• shorter hospital stays      shoulder, elbow, wrist and ankle joint replacements . The number of these
• faster recovery             procedures has steadily increased over the past several years . Results of
• earlier return to           a recent survey of more than 2,600 patients who had joint replacements
  work and activities         between 2003-2006 show consistently high levels of satisfaction .

Satisfied                                 6%     2%
Patients                                                                    Decreased Pain
Most importantly, our                                                       Ninety-eight percent (98%) of
patients are satisfied.                                                     Commonwealth Orthopaedics’
An overwhelming                                                             vpatients experienced
majority—98                                                                 pain relief following joint
percent—say                                                                 replacement surgery .
that total joint
replacement surgery
at Commonwealth
Orthopaedics                               3% 1%
alleviated their pain,                                                      Resumed Daily
while nearly 95                                                             Activities
percent experienced                                                         Ninety-four percent (94%) of
“good to excellent”               21%                                       Commonwealth Orthopaedics’
improvement                                                                 patients said they resumed
in function and                                       73%                   their daily activities moderately
activity level .                                                            or to a large extent .

                                                                            Improved Function
                                                                            and Activity Level
                                     10%                                    Ninety-four percent (94%) of
                                                                            Commonwealth Orthopaedics’
                                                                            patients rated their improvement
                                                                            in activity level and function as
                                                                            excellent, very good or good.

                    Total Joint Replacement Capabilities, Page 2 of 2

                          W W W. C - O - R . CO M

               Total Joint Replacement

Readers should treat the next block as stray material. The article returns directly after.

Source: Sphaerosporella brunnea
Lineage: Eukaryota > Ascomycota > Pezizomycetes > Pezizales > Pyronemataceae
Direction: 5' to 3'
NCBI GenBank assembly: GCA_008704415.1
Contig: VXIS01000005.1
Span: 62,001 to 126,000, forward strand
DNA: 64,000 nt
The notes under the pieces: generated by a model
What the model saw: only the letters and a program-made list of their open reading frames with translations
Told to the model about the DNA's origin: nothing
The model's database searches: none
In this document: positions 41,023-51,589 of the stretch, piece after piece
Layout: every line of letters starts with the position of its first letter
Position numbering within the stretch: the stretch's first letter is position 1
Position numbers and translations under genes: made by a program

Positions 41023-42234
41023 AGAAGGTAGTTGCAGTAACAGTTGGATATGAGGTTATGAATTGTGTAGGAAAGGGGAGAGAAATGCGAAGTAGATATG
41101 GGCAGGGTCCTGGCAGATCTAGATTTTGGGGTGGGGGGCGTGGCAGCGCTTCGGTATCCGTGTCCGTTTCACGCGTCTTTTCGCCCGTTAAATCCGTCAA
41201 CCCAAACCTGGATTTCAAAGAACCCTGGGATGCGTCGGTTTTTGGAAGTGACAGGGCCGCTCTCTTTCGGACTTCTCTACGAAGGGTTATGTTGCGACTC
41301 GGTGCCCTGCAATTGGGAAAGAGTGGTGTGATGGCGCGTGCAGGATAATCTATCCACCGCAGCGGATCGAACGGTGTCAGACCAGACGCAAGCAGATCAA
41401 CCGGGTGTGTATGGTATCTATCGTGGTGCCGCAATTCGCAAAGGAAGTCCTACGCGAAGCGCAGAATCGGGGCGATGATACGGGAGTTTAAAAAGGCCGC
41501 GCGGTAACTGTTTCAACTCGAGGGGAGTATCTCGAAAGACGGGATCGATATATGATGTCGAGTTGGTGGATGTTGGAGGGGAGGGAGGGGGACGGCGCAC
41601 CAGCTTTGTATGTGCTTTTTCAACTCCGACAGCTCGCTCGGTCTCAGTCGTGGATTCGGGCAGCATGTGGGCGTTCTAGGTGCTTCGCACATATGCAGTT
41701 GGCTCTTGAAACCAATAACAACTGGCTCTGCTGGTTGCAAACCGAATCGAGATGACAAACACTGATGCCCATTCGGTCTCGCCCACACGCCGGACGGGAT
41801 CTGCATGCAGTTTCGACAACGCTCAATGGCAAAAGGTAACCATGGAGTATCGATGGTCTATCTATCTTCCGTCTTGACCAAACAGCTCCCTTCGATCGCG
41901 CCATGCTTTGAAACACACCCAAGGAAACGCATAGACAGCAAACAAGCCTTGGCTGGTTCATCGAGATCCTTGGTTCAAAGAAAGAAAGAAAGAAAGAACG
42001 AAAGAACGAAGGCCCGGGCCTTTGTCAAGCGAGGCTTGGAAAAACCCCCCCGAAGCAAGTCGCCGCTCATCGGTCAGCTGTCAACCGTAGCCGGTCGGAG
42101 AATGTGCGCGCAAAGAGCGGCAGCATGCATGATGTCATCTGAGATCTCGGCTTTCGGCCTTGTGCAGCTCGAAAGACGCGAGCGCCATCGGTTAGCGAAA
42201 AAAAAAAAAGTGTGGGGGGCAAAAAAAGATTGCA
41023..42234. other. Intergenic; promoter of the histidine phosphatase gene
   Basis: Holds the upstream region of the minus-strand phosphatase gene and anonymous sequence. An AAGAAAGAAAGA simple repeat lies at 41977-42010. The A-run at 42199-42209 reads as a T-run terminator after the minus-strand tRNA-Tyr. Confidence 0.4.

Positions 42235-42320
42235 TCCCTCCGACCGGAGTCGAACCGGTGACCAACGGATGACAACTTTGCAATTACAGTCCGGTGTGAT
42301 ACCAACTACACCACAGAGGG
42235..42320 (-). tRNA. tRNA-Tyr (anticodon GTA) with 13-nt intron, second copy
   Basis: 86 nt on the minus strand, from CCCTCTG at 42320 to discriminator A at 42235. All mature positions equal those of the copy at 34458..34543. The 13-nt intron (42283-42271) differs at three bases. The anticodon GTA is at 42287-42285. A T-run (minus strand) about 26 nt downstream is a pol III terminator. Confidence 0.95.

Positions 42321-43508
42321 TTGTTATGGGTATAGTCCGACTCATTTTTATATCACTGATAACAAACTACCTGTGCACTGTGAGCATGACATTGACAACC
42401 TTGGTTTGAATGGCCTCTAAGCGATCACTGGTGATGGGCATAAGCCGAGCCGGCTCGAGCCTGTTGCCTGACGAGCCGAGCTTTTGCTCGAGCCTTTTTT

Medical Clearance Request
Dear Doctor___________________________

Patient ____________________________________________________ ,
DOB _______________, is scheduled for Hip/Knee/Shoulder replacement
surgery on ______________ at __________________________ Hospital .

Please assist us by providing pre-operative medical clearance for the planned
surgery. Should your evaluation require further work-up or produce findings that
may delay this elective surgery, please contact us as soon as possible .
In the list below we have identified those tests which we consider important from
a surgical standpoint . Please order additional studies as you feel appropriate for
medical evaluation and clearance . If additional testing is needed, it should
be scheduled and completed at least two weeks before the surgery in
order to minimize preventable cancellations.

      _____ CbC                 ______ (other)
      _____ CHeM 7              ______ (other)
      _____ PTT/PT/InR ______ CXR
      _____ eKG                 ______ U/a with C&s
                                         (please do C&s even if U/a normal)

Please provide a thorough note pertaining to the patient’s medical
history along with the tests results. Please fax test results/notes to
the hospital pre-op screening dept. at fax # _____________________
and to our office at fax # _____________________________ .

Thank you in advance for your assistance in the care of our mutual patient .

PHYsICIan naMe _____________________________________________
PHYsICIan sIGnaTURe _______________________________________
PHOne# ________________________________________________________

                    W W W. C - O - R . CO M

                                       Medication List
Allergies:          None
                    List all allergies: _______________________________

Include all prescribed medications, over-the-counter medications, vitamins and herbal supplements.
            Bring several copies of this list with you to the hospital on the day of surgery.
      Medication      Dose    Route            Instructions


Patient/responsible adult signature   _________________________________________________

                                W W W. C - O - R . CO M

         Pre-Operative Total Joint